So, this is such a mouth-watering premise: Daredevil in prison, tangling with those he'd put away. Matt Murdock's life had been on a downward spiral for a while now, thanks in large part to writer Brian Michael Bendis and artist Alex Maleev. That critically acclaimed creative team has gone, but that's not to imply that things now get rosier for the blind man, with Ed Brubaker (Catwoman Vol. 1: The Dark End of the Street (Batman), Gotham Central Vol. 1: In the Line of Duty (Batman), Immortal Iron Fist Vol. 1: The Last Iron Fist Story (New Avengers)) and Michael Lark (Gotham Central Vol. 1: In the Line of Duty (Batman), Terminal City) taking over the reins in 2006. Far from it! Picking up right where Bendis left off, Brubaker makes a jawdropping debut with "The Devil in Cell-Block D" story arc, which tells of Matt's harrowing time spent at Ryker's Island.
Basically, the FBI has incarcerated Matt Murdock for being Daredevil. No hard proof, mind you. Which is part of what makes this storyline so intriguing. Matt - first in Protective Custody, then as behind-the-scenes finagling of his enemies lands him in General Population - is still trying to convince folks that he's not the vigilante of Hell's Kitchen. Somehow, he must find a way to survive while pretending to be helpless and defenseless. Matt runs into various old foes and arch-foes and plenty of scum he himself had put behind bars. The Black Tarantula, Hammerhead, the Owl, the Kingpin...is one of these crime lords the mastermind behind what becomes one of the most tragic events in Matt's life? And, in the aftermath of this tragedy, just how far over the line will the guilt-ridden Daredevil go to get even?
In the outside world, someone has taken up the mantle of Daredevil and is policing Hell's Kitchen. Ah, but who? And why? Meanwhile, an old acquaintance of Daredevil's will concern himself with Matt's plight to the point that he gets himself purposely imprisoned at Ryker's.
Seriously, this is some of the best Daredevil stories I have ever read, ranking just below Frank Miller's legendary stuff. DAREDEVIL: THE DEVIL, INSIDE AND OUT Vol. 1 collects issues #82-87 of the monthly, which features the 6-part "The Devil in Cell-Block D" story arc. If you like your superhero steeped in brooding and noirish elements, then this one's a must. It's also a pulse-pounding and action-packed prison drama. It's fascinating to watch Matt Murdock as he becomes so, so tempted to simply lose it and cross that line. Plus, there's something electric and thrilling about seeing Matt costume-less and viciously jacking people up. Something visceral and gratifying about it. And I think it's plenty ironic that one of Marvel's longtime, most unabashedly violent characters comes in and tries to steer Matt back into the light. He tells Matt: "You're hurtin' a lot right now, Murdock, with good reason. But you don't want to be me. You needed to remember that." His was a cool guest star appearance.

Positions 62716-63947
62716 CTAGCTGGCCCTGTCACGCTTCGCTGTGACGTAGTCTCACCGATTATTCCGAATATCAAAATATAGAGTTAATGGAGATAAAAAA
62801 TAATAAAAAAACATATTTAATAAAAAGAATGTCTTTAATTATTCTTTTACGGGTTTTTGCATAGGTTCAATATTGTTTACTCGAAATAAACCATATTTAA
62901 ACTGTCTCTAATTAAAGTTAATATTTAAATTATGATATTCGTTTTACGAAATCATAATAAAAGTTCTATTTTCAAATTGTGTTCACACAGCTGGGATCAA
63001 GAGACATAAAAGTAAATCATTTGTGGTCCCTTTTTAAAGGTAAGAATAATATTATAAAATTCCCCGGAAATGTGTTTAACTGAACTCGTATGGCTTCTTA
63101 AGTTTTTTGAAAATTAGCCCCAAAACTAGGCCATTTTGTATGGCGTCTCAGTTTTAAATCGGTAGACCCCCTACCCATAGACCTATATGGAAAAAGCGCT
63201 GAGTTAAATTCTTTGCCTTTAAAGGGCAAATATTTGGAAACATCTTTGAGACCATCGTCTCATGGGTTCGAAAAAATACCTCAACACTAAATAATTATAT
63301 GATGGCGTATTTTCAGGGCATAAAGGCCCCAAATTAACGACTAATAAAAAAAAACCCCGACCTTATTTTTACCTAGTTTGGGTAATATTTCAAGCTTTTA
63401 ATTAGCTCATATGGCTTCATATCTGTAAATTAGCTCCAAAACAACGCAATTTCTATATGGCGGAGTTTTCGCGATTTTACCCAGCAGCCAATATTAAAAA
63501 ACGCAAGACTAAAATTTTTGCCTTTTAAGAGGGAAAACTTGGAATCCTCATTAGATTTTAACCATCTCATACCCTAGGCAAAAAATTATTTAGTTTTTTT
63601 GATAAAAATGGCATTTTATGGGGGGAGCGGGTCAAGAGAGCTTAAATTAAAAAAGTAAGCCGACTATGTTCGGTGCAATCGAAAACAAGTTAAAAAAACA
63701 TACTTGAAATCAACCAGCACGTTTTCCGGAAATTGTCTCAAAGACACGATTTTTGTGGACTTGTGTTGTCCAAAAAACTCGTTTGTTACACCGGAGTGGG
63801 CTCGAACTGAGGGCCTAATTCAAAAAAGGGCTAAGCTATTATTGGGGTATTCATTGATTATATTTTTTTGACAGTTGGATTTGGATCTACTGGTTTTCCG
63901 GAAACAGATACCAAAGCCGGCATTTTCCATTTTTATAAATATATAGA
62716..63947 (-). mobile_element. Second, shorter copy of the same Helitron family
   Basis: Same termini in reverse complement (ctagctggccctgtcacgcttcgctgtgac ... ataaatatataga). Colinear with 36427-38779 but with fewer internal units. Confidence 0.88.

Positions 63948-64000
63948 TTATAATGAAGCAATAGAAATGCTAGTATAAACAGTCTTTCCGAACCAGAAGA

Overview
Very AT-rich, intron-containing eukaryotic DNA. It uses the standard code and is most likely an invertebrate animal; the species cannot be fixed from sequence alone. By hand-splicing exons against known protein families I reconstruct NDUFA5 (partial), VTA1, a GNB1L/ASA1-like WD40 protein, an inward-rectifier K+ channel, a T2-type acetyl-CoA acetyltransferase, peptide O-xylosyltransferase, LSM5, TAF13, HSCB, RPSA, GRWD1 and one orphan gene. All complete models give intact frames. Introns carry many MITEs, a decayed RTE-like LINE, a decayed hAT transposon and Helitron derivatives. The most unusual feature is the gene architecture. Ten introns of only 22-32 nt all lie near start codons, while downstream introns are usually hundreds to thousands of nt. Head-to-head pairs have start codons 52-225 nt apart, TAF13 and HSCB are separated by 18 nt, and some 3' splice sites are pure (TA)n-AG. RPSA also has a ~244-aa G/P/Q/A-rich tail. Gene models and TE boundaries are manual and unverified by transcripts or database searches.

Ed Brubaker knows his Daredevil. I didn't think anyone could adequately follow up on Bendis's great work here, but Brubaker is one hell of a yarnspinner. He knows how to lay down atmosphere and suspense, human drama meshing with bone-crunching action sequences. Bendis is gone, but the Daredevil series hasn't at all missed a beat. Michael Lark handles the art, which is moody and dynamic and perfectly complements Brubaker's gritty, edgy storytelling. In fact, after only the first couple of issues, Lark became my second favorite Daredevil artist of all time (after David Mazzuchelli, who also had an influence on Lark). Now, I've read GOTHAM CENTRAL in the past, which boasted Brubaker as writer and Lark as artist, so I'm not at all surprised that these two guys rock so well together.
So, there it is. DAREDEVIL: THE DEVIL, INSIDE AND OUT, Vol. 1 is highly recommended. And, as a neat bonus, this trade paperback also offers up a transcript, four pages' worth, of Brubaker and Lark providing tongue-in-cheek commentary on the artwork for the first five pages of Daredevil #82. So go grab this, yeah?